When Daniel is a young boy, Mr. Sempere introduces him to The Cemetery of Forgotten Books, a clandestine Barcelona institution where booksellers preserve old books that are in danger of fading away in the real world. On his first and all subsequent visits, Daniel is awestruck, and feels that the library contains depths of knowledge and truth which he will never be able to fully understand. The secret and sacred library establishes books and literature as both precious and distinct from other forms of art and media, able to store and transmit complex truths that normally elude people, yet vulnerable to destruction in the petty and vulgar real world. The Cemetery also shows the extent to which literature draws people together in the novel. Daniel brings Bea there as a sign of his serious feelings for her; the final scene, in which Daniel brings his own son Julián there for the first time, is not only a moment of bonding between father and son but also a link back to Daniel’s relationship with his own father.
The Cemetery of Forgotten Books Quotes in The Shadow of the Wind
Every book, every volume you see here, has a soul. The soul of the person who wrote it and of those who read it and lived and dreamed with it. Every time a book changes hands, every time someone runs his eyes down the pages, its spirit grows and strengthens.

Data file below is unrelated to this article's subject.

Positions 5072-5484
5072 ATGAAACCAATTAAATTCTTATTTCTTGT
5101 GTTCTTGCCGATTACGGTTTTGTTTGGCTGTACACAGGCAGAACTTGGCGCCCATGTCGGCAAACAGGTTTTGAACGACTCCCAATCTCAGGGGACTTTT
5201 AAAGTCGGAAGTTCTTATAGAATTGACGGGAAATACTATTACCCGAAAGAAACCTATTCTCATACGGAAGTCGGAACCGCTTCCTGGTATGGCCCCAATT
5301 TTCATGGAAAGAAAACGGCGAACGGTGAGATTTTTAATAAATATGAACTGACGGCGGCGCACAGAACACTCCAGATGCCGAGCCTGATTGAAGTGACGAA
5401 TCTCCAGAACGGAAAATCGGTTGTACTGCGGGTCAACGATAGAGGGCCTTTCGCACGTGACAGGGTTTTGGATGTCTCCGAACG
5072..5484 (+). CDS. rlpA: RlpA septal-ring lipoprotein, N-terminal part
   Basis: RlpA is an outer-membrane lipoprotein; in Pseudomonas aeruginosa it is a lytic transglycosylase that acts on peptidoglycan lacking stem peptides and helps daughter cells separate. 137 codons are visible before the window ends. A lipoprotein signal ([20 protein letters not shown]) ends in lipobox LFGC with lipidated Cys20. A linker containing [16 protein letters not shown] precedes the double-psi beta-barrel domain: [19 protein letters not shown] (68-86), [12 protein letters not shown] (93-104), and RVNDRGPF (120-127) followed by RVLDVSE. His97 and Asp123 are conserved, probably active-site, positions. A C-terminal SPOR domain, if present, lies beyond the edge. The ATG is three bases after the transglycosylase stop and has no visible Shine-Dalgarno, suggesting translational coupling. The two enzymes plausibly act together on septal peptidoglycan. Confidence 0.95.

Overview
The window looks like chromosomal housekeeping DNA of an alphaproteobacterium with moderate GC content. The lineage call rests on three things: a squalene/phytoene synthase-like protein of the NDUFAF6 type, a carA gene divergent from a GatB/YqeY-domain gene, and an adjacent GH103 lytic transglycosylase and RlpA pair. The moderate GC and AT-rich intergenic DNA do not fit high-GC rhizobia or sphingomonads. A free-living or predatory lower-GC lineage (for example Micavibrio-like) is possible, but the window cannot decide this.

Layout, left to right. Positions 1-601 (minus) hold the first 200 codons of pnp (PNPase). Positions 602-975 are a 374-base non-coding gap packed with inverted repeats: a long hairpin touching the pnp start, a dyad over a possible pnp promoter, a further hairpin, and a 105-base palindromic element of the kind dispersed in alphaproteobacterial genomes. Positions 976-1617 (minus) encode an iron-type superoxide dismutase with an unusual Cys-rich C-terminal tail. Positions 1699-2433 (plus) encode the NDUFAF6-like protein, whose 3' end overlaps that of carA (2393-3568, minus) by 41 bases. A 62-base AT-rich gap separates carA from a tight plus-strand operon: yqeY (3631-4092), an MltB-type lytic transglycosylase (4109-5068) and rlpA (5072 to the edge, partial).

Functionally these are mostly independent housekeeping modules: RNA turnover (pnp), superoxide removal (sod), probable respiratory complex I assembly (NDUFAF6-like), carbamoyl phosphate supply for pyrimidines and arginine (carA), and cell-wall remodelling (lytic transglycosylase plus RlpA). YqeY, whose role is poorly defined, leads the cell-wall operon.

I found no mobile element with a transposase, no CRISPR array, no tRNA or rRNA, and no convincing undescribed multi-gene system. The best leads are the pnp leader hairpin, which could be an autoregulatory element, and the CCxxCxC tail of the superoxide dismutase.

After a while it occurred to me that between the covers of each of those books lay a boundless universe waiting to be discovered, while beyond those walls, in the outside world, people allowed life to pass by in afternoons of football and radio soaps, content to do little more than gaze at their navels.
It might have been that notion, or just chance, or its more flamboyant relative, destiny, but at that precise moment I knew I had already chosen the book I was going to adopt, or that was going to adopt me.
I couldn’t help thinking that if I, by pure chance, had found a whole universe in a single unknown book, buried in that endless necropolis, tens of thousands more would remain unexplored, forgotten forever. I felt myself surrounded by millions of pages, by worlds and souls without an owner sinking into an ocean of darkness, while the world that throbbed outside the library seemed to be losing its memory, day after day, unknowingly, feeling all the wiser the more it forgot.